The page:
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1

It seems that from their photos, you have the correct setup. Structurally, it also makes sense as the longer rear of the clamp supports the part of the saddle that you'll sit on, though it would also make sense to rotate the top clamp to assign its beefier 'claw' to the front, which also undergoes a larger vertical cantilever force. If you want to be sure, ...


0

I'm surprised no one has raised the question of saddle width and shape yet. Did you get a saddle designed for women? A woman's saddle will have a wider rear to support the pelvic bones and also a shorter nose. Additionally -- for both genders -- it helps for the middle of the saddle (viewed from the rear) not to be very convex, as that puts more pressure on ...


2

There are a couple of factors that at least help you narrow your search. Sit-bone width. You can measure this at home, and lots of shops have special benches for measuring this, but the saddle should support you directly under your sit-bones (ischial tuberosities). Some manufacturers today produce a given saddle model in a number of widths to accommodate ...


1

As others state, you often have to try a lot of saddles to find one which is right for you. One way to do this is to buy a few recommended ones from eBay or similar second hand shopping site. If they look a bit scruffy it doesn't matter. If they don't work for you, resell on eBay, hopefully without losing much money besides postage. Once you have one which ...


0

I am 5 feet 8½ and I ride small frames. And even then the initial setup on my road bike was too long at first, I had to bring the shifters more upwards. But of course, what is small for some manufacturers may be medium for others, hard to say. Be sure to lower your seat enough so that you are not rocking to reach the pedals at all. Shorter reach handlebars ...


0

Besides the already sensible suggestions regarding fit and frame size, consider experimenting with saddles. A more expensive saddle is not necessarily a more comfortable one for you. It seems no one saddle is right for everyone. This is annoying as you have to try out several before you find one which works for you. You can spend a three figure sum on ...


2

I would say your saddle looks a bit too high, but that frame overall looks like a good fit. A smaller frame may have a shorter head-tube, lowering the bars even more! I also agree with the other answers that the length of the bike may be the problem. I think a slightly shorter stem, somewhere around 50mm would help, without changing the handling too much - ...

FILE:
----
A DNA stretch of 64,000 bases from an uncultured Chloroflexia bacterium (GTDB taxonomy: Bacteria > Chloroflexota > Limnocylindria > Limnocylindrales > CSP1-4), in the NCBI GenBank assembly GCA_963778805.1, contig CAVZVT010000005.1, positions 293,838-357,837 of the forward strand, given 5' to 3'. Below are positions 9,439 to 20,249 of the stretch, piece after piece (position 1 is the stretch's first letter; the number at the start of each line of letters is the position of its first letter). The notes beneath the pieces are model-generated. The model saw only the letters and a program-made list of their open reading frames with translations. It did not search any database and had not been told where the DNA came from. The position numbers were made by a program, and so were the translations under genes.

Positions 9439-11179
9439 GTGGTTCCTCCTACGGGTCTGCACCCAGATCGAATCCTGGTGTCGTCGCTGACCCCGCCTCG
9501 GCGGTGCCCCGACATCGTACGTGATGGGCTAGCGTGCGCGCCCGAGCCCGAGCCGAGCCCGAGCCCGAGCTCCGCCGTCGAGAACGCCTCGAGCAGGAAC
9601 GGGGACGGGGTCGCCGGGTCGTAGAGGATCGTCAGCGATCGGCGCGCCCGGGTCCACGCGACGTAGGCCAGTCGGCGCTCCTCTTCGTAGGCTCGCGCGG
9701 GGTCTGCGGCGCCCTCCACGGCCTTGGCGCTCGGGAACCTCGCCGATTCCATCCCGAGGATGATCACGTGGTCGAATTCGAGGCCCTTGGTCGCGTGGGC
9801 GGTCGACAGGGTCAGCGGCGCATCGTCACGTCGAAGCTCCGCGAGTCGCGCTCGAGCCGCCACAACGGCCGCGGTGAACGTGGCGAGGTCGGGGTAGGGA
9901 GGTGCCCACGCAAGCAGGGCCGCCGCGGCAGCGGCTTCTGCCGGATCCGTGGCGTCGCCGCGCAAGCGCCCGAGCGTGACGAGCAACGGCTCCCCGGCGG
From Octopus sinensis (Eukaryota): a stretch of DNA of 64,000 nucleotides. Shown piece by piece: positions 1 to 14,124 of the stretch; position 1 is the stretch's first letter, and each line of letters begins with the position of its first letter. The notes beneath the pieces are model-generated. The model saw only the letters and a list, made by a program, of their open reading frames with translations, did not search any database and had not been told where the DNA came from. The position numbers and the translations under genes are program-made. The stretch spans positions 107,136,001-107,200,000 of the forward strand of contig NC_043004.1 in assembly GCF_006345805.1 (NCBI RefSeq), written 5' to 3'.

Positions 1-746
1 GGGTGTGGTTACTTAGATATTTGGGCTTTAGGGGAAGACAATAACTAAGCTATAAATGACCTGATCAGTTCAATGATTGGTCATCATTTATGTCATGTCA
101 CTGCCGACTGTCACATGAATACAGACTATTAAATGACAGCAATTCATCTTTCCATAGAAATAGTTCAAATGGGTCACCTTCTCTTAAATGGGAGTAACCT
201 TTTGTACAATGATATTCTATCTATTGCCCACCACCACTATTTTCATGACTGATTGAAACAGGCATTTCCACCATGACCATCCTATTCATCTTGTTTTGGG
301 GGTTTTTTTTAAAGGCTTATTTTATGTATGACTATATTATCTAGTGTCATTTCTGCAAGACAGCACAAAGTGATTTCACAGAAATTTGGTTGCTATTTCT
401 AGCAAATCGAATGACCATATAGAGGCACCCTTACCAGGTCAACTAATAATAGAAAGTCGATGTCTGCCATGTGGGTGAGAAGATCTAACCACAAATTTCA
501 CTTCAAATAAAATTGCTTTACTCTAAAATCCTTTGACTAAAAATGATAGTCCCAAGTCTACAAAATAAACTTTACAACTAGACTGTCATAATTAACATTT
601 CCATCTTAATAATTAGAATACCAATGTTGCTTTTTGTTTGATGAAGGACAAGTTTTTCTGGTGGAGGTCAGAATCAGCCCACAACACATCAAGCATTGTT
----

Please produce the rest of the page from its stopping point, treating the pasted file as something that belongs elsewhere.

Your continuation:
3

I am not convinced that the frame is too large. To me it looks like your saddle is too high, and trying to reach the pedals and handlebars from that position makes things awkward. Usually the saddle is set just so low that you don't fully extend your knees at the lowest position and don't extend your ankles at all. One rule of thumb is that you should be ...


1

There's a lot of saddle visible behind you - which indicates you're in an "attack" or forward position on the bike. To me it looks like you're going up a hill. For me, my saddle is much more "under" me - I've just tested and replicating that amount of saddle ledge out the back is extremely uncomfortable. The trailing edge of my saddle is almost still in ...


9

I think it's likely that the frame is just to large for you. A medium frame is generally too large for a person 5'4" (approx. 162cm) in height. What's going in is that distance from the saddle to the bars is likely too long, causing you to have to lean forward too much, which is causing your pelvis to rotate forwards also. When sitting on a bicycle ...


3

I have a 20" folder, long legs, and exactly the same problem. I strongly advise you to put the seatpost to the minimum insertion mark at least, if not further. I've personally cracked and broken my frame at the seat clamp, and fortunately it was weldable being steel. As for your parts - maybe. The combination of dimensions looks good, but the risk is ...


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